BA has joined forces with Solena Fuels for the project that will convert landfill waste into airline fuel. The airline will purchase all 50,000 tonnes of the jet fuel produced each year, for 11 years, at market competitive rates.
The airline says approximately 575,000 tonnes of post-recycled waste, normally destined for landfill or incineration, will be converted into 120,000 tonnes of fuels using Solena’s patented high temperature plasma gasification technology.
Willie Walsh, chief executive of British Airways’ parent company IAG, said: “The sustainable jet fuel produced each year will be enough to power our flights from London City Airport twice over with carbon savings the equivalent of taking 150,000 cars off the road.”
Due to be completed in 2017 the facility will create up to 150 permanent jobs.
Want to know how many times you’ve flown around the world? A new online tool by British Airways shows customers how many times they would have flown around the world according to the total miles they’ve flown with the airline.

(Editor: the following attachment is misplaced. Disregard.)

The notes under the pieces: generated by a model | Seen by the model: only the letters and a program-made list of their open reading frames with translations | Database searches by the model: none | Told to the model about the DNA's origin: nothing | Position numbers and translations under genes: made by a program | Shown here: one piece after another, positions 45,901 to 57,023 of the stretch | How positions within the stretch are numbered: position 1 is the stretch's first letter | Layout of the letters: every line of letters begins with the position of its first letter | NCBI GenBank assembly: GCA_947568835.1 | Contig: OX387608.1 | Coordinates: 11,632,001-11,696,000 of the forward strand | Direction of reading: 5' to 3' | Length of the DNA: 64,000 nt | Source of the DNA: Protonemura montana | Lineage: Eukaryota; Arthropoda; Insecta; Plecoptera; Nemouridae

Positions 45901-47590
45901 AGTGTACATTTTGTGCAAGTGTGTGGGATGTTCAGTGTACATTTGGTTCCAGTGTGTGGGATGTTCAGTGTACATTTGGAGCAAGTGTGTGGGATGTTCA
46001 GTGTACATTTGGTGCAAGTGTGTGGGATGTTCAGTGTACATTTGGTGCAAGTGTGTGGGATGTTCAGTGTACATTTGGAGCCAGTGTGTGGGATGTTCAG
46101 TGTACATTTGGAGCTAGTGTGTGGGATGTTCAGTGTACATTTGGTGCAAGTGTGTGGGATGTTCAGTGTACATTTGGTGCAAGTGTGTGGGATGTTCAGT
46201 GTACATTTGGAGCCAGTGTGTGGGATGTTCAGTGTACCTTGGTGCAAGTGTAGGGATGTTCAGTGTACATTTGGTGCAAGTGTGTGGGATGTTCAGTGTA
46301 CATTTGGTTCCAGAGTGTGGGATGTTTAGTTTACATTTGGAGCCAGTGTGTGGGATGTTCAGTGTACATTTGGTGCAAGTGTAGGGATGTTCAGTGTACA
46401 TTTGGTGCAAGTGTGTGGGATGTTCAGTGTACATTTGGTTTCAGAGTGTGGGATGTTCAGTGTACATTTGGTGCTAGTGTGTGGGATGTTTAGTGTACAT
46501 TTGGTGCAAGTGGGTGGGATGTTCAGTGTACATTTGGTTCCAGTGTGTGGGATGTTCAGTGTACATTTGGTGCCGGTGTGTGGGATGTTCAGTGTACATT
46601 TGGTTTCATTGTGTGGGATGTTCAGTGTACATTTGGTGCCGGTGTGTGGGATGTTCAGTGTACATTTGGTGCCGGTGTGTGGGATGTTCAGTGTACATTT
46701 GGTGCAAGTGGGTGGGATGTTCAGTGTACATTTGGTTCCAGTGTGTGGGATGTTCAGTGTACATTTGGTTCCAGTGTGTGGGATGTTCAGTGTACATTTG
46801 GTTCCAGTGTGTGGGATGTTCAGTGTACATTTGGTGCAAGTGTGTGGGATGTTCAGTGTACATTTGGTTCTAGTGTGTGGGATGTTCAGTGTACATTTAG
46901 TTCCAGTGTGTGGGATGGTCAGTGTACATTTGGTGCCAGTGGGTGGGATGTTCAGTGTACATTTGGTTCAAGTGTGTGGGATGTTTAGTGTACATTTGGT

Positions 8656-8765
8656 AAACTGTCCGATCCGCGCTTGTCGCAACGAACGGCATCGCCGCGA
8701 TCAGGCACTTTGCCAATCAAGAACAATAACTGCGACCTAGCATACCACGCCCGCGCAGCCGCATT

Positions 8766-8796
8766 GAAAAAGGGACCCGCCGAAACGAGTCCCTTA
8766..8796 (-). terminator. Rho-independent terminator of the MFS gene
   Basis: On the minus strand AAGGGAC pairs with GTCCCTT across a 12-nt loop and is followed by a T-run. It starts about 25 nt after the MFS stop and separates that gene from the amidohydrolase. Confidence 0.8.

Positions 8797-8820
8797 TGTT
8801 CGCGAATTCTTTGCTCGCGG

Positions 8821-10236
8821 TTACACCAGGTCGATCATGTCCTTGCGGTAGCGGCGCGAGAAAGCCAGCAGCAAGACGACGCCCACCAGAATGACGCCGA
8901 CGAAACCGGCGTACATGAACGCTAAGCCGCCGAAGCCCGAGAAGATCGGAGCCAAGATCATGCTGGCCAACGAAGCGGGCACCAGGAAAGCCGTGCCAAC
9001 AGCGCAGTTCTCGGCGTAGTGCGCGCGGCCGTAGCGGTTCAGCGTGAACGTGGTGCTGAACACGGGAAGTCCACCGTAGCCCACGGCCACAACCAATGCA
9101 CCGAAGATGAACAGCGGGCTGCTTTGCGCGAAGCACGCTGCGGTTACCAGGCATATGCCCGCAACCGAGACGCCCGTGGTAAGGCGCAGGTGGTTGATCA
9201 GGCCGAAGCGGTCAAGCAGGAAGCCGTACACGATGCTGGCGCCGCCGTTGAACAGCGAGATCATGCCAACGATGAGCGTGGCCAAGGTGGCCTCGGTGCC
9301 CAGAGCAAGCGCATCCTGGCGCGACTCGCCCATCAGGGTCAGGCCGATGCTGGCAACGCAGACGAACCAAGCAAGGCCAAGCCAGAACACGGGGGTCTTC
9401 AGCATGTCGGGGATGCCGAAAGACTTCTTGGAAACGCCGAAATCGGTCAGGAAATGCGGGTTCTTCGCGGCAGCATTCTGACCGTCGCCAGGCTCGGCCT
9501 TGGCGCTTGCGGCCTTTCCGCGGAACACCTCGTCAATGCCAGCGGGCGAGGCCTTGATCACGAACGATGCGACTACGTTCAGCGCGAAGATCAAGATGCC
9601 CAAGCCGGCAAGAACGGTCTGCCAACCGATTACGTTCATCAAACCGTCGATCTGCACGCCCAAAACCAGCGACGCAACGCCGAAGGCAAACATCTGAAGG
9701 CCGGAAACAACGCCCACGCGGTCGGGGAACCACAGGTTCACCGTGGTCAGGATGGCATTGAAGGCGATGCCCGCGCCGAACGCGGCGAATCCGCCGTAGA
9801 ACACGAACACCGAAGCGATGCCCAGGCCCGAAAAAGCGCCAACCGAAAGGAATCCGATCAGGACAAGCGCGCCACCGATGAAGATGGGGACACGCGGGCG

‘My Flightpath’ is available to members of the British Airways Executive Club and displays a timeline of all their flights since they joined. Members can also see where they’ve flown to, where they fly to most, and how many miles they’ve travelled.
Included in the site is ‘My Passport’ which awards stamps to customers when they reach certain milestones in their travels, such as the number of countries they’ve visited or number of miles flown. The stats can also be shared via social media.
Ian Romanis, head of customer engagement, said: “We wanted to give customers something that would help them to capture the magic of flying and we’re sure they will enjoy sharing their travelling milestones with their friends.”